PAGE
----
Cost of Replacing Home Windows
By Great Lakes Window
Are you planning a home improvement project for 2015? Maybe you have decided to replace your outdated windows with new energy efficient windows? No matter what updates and improvements you plan to make to your home, the cost of replacing home windows is a major consideration. REMODELING Magazine’s 2015 Cost vs. Value Report, averages that mid-range vinyl replacement windows cost approximately $11,198. This makes updating your windows a practical and more affordable choice than any total room overhauls. A minor kitchen remodel weighs in around $19,226, with a home office remodel costing about $29,066. Replacing the windows in these rooms can not only greatly improve appearance, it can make them more comfortable as well.
Installing energy efficient replacement windows is a project on many homeowners’ lists. Constant rising energy costs is a big concern, and knowing there is a way to help with the cost of replacing home windows in addition to giving your home a more modern look is appealing. A few benefits of energy efficient windows include:
- Looks: More modernized and attractive appearance
- Costs: Energy cost savings and decreased HVAC costs
- Protection: Block harmful UV rays from ruining upholstery
- Comfort: Improved temperature and comfort in any room of the home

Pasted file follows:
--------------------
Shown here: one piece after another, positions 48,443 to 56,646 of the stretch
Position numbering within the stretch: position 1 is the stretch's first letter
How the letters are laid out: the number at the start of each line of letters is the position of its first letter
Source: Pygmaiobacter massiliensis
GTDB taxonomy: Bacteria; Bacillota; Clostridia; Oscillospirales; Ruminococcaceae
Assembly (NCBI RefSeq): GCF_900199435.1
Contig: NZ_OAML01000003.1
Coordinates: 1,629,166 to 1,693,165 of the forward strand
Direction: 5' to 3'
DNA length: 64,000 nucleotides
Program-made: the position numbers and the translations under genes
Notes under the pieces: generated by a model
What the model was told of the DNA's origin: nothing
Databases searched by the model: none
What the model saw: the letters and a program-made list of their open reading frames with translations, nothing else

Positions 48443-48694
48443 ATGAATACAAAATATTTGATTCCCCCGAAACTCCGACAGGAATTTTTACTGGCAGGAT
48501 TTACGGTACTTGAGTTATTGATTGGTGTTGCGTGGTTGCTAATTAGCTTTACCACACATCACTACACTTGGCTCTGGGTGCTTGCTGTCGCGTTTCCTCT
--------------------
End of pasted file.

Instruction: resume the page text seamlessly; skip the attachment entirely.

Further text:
- Lighting: New windows can improve the quality of light filtering inside
- Usability: Old windows might be stuck or hard to open. Easily let in fresh air and sunlight.
- Security: Newer windows have new and improved technologies built into locking devices to increase security of your windows.
When the time comes, a few factors will affect the overall cost of replacing home windows. The materials you choose, any add-ons, how many windows you are replacing, the style of window or the type of glass pack you decide on. A professional will help you determine what you need. For example, if you live somewhere with a lot of sunshine, they will likely discuss Low-E Glass Coating, which is a microscopically-thin, virtually-invisible metallic layer deposited on the glass surface. This coating reduces solar heat gain and provides excellent protection against fading from UV rays. Or if you live somewhere that gets extremely cold, they will likely talk to you about U-Factors. You will want a lower U-Factor, meaning the window is better at keeping heat in.
You will also discuss other energy efficiency factors, including panes of glass, warm edge spacers, gas fill, Solar Heat Gain Coefficient and Visible Transmittance. There are many components that combine to make a window energy efficient, and the ones you need to worry about depend a lot on where you live. Working with a trusted window dealer will help you find the window replacement that your home actually needs while working within your budget.